The 89th Academy Awards made bigger news than usual after a mix-up during the penultimate announcement of Best Picture resulted in “La La Land” being mistakenly named as the Oscar-winner. The announcement was retracted as the “La La Land” producers gave their acceptance speeches, and “Moonlight” was named the real winner.
The awards show was full of entertaining jokes from host Jimmy Kimmel and tearful acceptance speeches from grateful artists.
Among the most notable, Mahershala Ali (“Moonlight”) and Viola Davis (“Fences”) won best supporting actor and actress, respectively, while Casey Affleck (“Manchester by the Sea”) and Emma Stone (“La La Land”) took best actor and actress.
And, of course, “Moonlight” won Best Picture.
Aside from a few other incidents – “Moana” star Auli’i Cravalho getting hit in the head during her performance, and an image of the very-much-alive Jan Chapman being used during the In-Memoriam segment of the evening – and the discussion of who was best-dressed, the night, and the news, is about the celebration of art through cinema.
LCU English professor Dr. Carole Carroll taught the Film and Literature class in the fall 2016. She enjoys the Oscar’s for the art, the “incredible film-making and incredible story-telling.” But she also believes film is about more than just art.
“Used to, people would say you can know everything about someone from their playlist. Now I think it’s telling what movies they keep on their phone.” Carroll has three on her list: “Troy,” “Gladiator,” and “Miss Congeniality.”
“They’re entertaining, but have important messages; they’re well-done, well-shot. They’re what a film should be: entertaining, historically accurate, with authenticity, and appeal to us as humans – who we are, our relationships to other people, and how we act. I think those three have all of that,” she said.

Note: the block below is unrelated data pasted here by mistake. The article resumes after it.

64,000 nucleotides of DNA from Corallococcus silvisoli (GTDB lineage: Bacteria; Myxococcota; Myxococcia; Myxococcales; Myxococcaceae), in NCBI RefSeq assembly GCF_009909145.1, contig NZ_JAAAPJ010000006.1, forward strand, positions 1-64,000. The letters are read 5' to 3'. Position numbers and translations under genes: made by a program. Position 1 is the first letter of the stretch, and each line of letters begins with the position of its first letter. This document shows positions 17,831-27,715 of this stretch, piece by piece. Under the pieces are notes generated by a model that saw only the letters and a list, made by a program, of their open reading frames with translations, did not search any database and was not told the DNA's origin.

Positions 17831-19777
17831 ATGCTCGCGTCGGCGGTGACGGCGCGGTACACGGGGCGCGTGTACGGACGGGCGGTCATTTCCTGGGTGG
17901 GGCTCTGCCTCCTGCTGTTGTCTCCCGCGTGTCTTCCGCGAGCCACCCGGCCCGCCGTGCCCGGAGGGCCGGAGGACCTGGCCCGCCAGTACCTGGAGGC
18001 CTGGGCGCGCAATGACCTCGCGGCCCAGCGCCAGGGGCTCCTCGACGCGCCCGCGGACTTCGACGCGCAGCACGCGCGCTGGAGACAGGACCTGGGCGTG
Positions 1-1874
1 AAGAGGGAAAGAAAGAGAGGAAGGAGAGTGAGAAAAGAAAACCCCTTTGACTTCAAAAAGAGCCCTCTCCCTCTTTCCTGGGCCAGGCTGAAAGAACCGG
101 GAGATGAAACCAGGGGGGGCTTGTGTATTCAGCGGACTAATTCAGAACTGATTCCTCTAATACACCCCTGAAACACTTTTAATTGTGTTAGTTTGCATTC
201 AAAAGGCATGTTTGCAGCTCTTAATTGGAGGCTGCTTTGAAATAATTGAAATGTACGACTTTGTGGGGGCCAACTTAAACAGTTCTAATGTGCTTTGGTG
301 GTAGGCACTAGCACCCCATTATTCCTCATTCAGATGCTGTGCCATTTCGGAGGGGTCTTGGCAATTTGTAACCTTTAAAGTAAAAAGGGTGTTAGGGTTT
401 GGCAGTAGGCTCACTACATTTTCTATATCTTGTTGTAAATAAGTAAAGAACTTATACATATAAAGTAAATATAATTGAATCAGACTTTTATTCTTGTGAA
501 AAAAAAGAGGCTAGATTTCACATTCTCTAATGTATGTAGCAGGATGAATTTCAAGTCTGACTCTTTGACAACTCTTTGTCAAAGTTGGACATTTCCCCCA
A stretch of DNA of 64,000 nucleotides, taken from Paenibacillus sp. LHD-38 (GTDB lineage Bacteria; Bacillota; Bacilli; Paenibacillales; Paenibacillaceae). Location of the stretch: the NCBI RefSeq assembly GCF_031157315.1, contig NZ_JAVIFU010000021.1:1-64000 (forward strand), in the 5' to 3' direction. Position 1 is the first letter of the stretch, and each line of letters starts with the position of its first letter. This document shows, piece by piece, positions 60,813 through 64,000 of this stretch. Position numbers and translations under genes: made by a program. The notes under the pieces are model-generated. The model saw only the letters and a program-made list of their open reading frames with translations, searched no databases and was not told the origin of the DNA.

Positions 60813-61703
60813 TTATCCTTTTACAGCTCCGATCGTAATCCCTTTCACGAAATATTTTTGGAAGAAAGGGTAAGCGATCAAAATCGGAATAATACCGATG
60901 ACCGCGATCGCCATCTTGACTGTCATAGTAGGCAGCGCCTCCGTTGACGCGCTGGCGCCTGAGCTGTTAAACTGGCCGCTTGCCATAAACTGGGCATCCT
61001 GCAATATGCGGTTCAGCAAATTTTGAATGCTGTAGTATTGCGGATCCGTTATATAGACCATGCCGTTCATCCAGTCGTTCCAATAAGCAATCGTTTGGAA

Carroll started using film in teaching to reach a generation of students who are visually motivated – they express themselves through “a media medium.” By showing film clips and studying cinema, she finds that some students can relate to a text in a way they never would have otherwise.
She enjoys combining film with history or literature as an educational means. For example, for a modern audience, some of Shakespeare’s humor and meaning is better grasped through a visual performance rather than through textual interpretation. Film can be used as a tool to amplify a student’s understanding of text or film.
“Film is an interpretation. Every representation of a written text is an interpretation. And when you get a chance to compare those, you exercise critical thinking skills,” Carroll said.
During her Film and Literature class, her students studied vampires in one unit, how the portrayals in film and literature evolved from “Dracula” to “Twilight” – what changed and what threads stayed true. The trends reflect changes and constants in society as well.
“Now, people have taken film and made it their own form of expression, with YouTube vlogs and Facebook live,” Carroll explained. “It’s unbelievable to see people making personalized movies – the representation of movement on a screen. They can imprint themselves in a film medium to be sent out to others. “
Video is a way for society to reach out that adds to the whole of communication. Additionally, film is becoming increasingly more accessible, with cheap rental options like Redbox available at most gas stations and streaming options like Netflix and Hulu available from home.
“It’s more than art. It needs to be played with. For this generation, needs to be part of who they are, how they express themselves, define themselves, and define other people. I like film as an extension of art, and an extension of text, but also as a means to create a personal, relatable space.”